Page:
February 12, 2008

Senate to Vote on Allowing Park Visitors to Carry Loaded Guns

Environment News Service

WASHINGTON, DC, February 12, 2008 (ENS) - The U.S. Senate is likely to consider the "National Forests, Parks, Public Land, and Reclamation Projects Authorization Act," this week. When that happens, Senator Tom Coburn, an Oklahoma Republican is expected to offer an amendment to allow state law, rather than federal law, to govern the carrying and transportation of firearms in national parks and wildlife refuges.

This measure was authored and is supported by the National Rifle Association, which said in a February 1 letter to its members, "We have been working on your behalf for nearly five years to facilitate this policy change and are committed to ensuring that it finally happens this year."

On February 1, the Association of National Park Rangers, the Coalition of National Park Service Retirees, and the U.S. Park Rangers Lodge, Fraternal Order of Police wrote a joint letter to U.S. senators urging them to reject the Coburn amendment.

"Senator Coburn's amendment could dramatically degrade the experience of park visitors and put their safety at risk if units of the National Park System were compelled to follow state gun laws," warned the rangers and retirees.

"For example, since Wyoming has limited gun restrictions, visitors could see persons with semi-automatic weapons attending campground programs, hiking down park trails or picnicking along park shorelines at Yellowstone and Grand Teton National Parks," they wrote.

An analysis of the Coburn amendment and NRA campaign released today by Public Employees for Environmental Responsibility, PEER, finds that they are founded upon basic misconceptions.

Coburn's amendment forbids the Interior Secretary from enforcing "any regulation that prohibits an individual from possessing a firearm in any unit of the National Park System or the National Wildlife Refuge System…"

On December 14, 2007, a group of 47 senators wrote to Interior Secretary Dirk Kempthorne urging repeal of these regulations because they are "confusing, burdensome and unnecessary."

The letter was signed by 39 Republican senators along with eight Democrats.

The NRA claims credit for both the senators' letter and the Coburn amendment.

A central assertion of the Coburn measure is that the current regulation offends the Second Amendment of the U.S. Constitution by prohibiting the possession of a firearm in parks.

But in fact the current regulation states that weapons may be possessed as long as they are not loaded and ready for use.

The regulation, (36 CFR 2.4), says that "…unloaded weapons may be possessed within a temporary lodging or mechanical mode of conveyance when such implements are rendered temporarily inoperable or are packed, cased or stored in a manner that will prevent their ready use."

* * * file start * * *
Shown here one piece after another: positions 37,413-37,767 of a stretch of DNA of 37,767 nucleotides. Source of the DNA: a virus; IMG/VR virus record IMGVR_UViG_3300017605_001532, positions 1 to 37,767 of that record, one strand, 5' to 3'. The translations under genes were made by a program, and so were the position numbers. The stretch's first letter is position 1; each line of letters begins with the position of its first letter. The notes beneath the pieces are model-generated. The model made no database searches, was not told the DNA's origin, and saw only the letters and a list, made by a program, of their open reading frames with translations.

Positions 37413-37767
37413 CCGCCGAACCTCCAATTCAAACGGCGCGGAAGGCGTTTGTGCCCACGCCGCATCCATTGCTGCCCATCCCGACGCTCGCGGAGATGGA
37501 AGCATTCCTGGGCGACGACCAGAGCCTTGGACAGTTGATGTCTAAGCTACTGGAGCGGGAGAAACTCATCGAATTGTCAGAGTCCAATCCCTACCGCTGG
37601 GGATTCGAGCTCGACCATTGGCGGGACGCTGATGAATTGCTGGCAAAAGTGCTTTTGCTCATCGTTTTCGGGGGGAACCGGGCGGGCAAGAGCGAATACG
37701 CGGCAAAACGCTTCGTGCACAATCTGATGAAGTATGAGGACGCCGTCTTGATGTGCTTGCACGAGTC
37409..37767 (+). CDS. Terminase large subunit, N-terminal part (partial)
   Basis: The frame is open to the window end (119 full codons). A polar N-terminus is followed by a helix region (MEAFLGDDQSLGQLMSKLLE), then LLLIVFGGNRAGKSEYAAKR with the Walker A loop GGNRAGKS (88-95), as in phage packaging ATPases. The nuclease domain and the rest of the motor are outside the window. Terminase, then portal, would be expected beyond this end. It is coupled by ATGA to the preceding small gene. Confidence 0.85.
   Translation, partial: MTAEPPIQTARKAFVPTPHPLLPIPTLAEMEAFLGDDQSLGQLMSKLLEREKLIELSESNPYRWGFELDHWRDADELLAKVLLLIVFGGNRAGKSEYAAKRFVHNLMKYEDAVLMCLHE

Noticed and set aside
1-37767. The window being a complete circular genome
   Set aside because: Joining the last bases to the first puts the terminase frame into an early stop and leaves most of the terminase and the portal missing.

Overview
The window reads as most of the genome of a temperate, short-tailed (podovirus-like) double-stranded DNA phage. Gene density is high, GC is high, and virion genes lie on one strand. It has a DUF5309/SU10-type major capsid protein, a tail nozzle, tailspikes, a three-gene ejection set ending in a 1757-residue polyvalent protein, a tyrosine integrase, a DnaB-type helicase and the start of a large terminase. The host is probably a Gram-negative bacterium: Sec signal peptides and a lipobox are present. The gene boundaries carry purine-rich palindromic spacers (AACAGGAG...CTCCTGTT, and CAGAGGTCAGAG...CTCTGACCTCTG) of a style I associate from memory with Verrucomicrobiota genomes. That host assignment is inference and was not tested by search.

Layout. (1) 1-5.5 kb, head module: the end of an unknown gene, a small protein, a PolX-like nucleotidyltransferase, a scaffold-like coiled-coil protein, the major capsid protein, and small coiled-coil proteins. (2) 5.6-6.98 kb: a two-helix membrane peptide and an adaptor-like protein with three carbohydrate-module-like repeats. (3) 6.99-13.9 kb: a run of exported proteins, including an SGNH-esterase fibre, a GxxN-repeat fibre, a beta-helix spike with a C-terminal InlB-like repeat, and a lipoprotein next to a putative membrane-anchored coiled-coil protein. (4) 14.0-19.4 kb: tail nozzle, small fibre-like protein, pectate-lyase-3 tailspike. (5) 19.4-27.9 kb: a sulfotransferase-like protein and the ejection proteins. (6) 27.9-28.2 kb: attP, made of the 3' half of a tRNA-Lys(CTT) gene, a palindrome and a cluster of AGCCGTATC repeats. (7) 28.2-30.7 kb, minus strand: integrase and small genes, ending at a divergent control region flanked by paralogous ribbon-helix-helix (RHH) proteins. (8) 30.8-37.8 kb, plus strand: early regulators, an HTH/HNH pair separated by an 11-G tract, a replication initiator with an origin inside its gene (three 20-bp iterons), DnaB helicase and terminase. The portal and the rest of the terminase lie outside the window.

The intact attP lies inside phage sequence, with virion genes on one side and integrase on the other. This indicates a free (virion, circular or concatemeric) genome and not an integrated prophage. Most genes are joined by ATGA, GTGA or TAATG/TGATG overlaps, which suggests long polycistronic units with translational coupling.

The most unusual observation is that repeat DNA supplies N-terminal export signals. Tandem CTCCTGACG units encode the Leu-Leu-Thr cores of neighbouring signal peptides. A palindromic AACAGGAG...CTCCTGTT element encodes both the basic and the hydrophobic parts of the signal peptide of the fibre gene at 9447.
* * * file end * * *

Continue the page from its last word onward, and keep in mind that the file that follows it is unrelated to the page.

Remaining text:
These rules, re-written in 1983 under the Reagan administration, were intended to relax earlier stricter prohibitions. As the National Park Service then explained, "[T]he Service has determined that it is not feasible to prohibit the possession of weapons in all situations, and a total prohibition would be unenforceable."

"The Second Amendment right ‘to keep and bear Arms' does not specify that the weapons must always be loaded and holstered," said PEER Board Member Frank Buono, the former deputy superintendent of Mojave National Preserve. He notes that the fundamental reason for this regulation is to prevent opportunistic poaching, as most park units forbid hunting.

The other rationale for removing firearm regulations is "consistency in firearms policy" on federal lands, according to the senators' letter to Kempthorne.

Senator Coburn's legislation would have federal firearm policy conform to state laws, but because firearms laws vary from state to state, there would then be at least 50 sets of rules for federal lands. In some instances, where a park straddles a state line, there would be two different firearms policies in different sections of the same park.

"This uniformity argument is absurd," Buono added, pointing out that the White House is also part of the national park system. "We don't allow guns on airplanes, in penitentiaries or in the halls of Congress, either."

The rangers and retirees say allowing the possession of loaded and accessible guns in parks would be dangerous to law enforcement officers. "Many rangers can recite stories about incidents where the risk to other visitors - as well as to the ranger - would have been exacerbated if a gun had been readily accessible. This amendment would compromise the safe atmosphere that is valued by Americans and expected by international tourists traveling to the United States," they wrote.

"There is simply no legitimate or substantive reason for a thoughtful sportsman or gun owner to carry a loaded gun in a national park unless that park permits hunting. The requirement that guns in parks are unloaded and put away is a reasonable and limited restriction to facilitate legitimate purposes," wrote the rangers and retirees, "the protection of precious park resources and safety of visitors."